Abstraction

The term abstraction derives from the Latin abstractio which in turn takes up the Greek one of “αφαίρεσις” (aphàiresis). Conceptual abstractions may be formed by filtering the information content of a concept or an observable phenomenon (removing characteristics from something in order to reduce it to a set of essential characteristics), selecting only the aspects which are relevant for a particular subjectively valued purpose. In a generic sense abstraction is the process of thought for which an element is isolated from all the others to which it was connected and is considered as a particular object of research.

In philosophy, abstraction together with generalization is a logical method for obtaining universal concepts from the knowledge of particular objects by retaining their common characteristics and putting aside those that appear only in some. The abstractive method, known since the origins of Greek thought, was theorized and arranged by Aristotle and then taken up by Boethius and adopted by all medieval philosophy according to which there are three gradual types of abstraction:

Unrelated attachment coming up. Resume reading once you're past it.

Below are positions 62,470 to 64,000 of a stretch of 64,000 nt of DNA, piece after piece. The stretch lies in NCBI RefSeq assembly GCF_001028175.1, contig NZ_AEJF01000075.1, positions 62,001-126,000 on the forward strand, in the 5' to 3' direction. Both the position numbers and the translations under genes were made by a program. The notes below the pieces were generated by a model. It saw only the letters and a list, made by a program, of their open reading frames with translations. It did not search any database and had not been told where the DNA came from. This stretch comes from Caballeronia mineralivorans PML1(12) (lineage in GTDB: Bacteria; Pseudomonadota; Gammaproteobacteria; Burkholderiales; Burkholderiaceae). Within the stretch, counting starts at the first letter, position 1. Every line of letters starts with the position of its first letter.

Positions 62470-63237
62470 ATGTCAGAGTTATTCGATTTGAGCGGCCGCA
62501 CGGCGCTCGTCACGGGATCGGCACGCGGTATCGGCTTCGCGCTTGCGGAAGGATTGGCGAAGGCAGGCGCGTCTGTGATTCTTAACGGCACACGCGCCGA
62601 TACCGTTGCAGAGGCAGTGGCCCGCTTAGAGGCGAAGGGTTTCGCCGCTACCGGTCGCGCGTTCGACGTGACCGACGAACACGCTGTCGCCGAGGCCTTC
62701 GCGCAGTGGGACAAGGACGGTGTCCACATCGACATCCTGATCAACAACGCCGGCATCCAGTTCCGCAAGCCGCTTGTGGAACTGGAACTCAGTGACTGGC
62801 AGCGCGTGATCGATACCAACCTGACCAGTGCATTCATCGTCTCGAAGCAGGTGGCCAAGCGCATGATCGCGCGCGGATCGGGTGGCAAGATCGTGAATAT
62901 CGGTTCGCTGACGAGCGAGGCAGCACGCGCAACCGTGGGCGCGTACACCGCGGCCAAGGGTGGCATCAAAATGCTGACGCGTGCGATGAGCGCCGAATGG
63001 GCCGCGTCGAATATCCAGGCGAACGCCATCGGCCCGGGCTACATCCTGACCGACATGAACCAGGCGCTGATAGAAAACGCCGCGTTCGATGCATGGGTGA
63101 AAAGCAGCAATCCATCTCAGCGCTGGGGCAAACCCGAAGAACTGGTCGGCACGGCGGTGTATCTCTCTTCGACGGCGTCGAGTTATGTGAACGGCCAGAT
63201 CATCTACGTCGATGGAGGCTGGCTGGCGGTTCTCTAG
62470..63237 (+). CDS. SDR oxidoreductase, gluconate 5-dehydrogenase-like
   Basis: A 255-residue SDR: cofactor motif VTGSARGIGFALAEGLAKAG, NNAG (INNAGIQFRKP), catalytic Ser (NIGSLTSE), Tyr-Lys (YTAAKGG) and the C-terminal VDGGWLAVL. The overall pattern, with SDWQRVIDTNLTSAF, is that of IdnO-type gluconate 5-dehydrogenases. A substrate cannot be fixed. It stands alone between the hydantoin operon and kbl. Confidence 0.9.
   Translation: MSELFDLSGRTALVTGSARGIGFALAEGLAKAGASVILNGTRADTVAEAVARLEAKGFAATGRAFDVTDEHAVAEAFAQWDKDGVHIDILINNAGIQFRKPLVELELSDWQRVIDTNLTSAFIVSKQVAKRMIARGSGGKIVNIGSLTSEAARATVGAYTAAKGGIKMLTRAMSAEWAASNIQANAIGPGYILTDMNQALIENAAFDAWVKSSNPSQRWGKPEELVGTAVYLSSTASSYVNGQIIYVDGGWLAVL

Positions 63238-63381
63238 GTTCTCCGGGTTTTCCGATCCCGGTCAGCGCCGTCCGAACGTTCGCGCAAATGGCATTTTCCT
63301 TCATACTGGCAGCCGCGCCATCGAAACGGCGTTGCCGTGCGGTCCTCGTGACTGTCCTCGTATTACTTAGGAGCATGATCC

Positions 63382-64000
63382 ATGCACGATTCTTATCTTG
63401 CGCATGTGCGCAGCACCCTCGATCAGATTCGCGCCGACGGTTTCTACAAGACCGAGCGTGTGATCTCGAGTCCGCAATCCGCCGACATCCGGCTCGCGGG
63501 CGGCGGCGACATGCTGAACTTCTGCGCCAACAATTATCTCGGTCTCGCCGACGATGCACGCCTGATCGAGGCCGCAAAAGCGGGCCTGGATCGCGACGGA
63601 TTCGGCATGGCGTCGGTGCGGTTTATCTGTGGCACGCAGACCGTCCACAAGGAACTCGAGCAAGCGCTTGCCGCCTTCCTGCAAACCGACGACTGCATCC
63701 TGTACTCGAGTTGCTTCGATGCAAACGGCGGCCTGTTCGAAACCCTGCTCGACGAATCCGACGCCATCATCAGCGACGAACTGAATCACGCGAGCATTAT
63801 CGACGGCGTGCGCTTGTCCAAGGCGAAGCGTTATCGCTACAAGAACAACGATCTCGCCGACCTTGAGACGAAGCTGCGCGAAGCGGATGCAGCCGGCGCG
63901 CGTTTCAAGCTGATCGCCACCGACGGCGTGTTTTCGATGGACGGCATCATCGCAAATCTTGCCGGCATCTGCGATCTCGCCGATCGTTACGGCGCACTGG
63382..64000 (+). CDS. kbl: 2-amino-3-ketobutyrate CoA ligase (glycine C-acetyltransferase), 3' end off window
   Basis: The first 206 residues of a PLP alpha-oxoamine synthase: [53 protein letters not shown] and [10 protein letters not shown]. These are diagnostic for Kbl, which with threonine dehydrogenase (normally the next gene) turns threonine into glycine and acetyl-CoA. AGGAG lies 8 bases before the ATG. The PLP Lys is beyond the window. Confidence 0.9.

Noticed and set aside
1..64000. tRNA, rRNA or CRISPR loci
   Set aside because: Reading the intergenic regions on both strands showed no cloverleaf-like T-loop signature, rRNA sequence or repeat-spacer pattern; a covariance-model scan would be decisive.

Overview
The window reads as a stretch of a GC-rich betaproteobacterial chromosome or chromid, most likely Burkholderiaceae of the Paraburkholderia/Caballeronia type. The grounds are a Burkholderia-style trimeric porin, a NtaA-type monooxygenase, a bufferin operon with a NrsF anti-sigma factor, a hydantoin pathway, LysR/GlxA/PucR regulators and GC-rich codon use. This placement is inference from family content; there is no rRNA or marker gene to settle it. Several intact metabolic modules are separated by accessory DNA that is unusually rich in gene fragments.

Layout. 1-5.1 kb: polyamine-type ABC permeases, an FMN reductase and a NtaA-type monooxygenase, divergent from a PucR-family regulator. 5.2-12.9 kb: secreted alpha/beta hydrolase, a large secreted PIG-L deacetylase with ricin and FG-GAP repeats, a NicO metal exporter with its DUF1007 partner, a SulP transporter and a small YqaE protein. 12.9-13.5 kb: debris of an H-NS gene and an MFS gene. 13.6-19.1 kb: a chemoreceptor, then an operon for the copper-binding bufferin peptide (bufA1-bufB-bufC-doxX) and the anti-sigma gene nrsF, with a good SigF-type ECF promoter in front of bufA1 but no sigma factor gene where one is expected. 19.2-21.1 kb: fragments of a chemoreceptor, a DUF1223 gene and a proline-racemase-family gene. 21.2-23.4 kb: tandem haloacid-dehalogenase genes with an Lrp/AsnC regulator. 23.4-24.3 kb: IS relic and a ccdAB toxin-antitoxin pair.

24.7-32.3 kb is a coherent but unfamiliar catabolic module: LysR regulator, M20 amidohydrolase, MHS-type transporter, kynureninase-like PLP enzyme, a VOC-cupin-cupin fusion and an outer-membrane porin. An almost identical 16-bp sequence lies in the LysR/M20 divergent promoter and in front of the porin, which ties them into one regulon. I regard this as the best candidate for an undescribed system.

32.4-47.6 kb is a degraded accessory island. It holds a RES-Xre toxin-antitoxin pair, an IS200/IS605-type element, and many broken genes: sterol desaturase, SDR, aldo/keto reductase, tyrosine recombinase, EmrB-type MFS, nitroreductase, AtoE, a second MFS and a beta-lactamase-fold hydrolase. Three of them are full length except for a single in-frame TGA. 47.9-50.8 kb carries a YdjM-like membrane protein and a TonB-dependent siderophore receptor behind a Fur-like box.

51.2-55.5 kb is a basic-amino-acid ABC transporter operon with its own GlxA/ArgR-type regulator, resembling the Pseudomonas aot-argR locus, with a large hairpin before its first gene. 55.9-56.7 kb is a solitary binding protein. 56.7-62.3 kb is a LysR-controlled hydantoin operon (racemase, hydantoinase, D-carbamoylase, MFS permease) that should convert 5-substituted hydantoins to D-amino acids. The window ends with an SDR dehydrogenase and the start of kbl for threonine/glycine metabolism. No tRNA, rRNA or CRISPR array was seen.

• the physical abstraction, which omits the individual characteristics of particular objects but retains their material nature;
  • mathematical abstraction, which also disregards the sensitive characteristics of matter but not the intelligible ones inherent in the extension of matter itself;
  • the metaphysical abstraction which merely consider the entity as an entity, putting aside even every connotation connected to the extension.

Abstraction is also talked about in the physical-mathematical sciences when instead of resorting to the abstract concept (for example that of direction) we list the conditions for which two objects (for example the parallel straight lines) have in common precisely that concept (that is, the direction is what the straight lines have in common). 

Outside of metaphysics, in which abstraction has the function of reducing the object to being only, we speak instead of generalization when thought attributes these known characteristics to all objects not only to those present but also to that past and future in the which it assumes those notes are, have been and will be present. The generalization regards in particular mathematics and physics when new symbols are introduced and new hypotheses elaborated for which the previous field of investigation is enlarged which becomes a particular research sector with respect to the larger one that now contains it. For example, relativistic mechanics is a generalization of classical mechanics.

Scroll to Top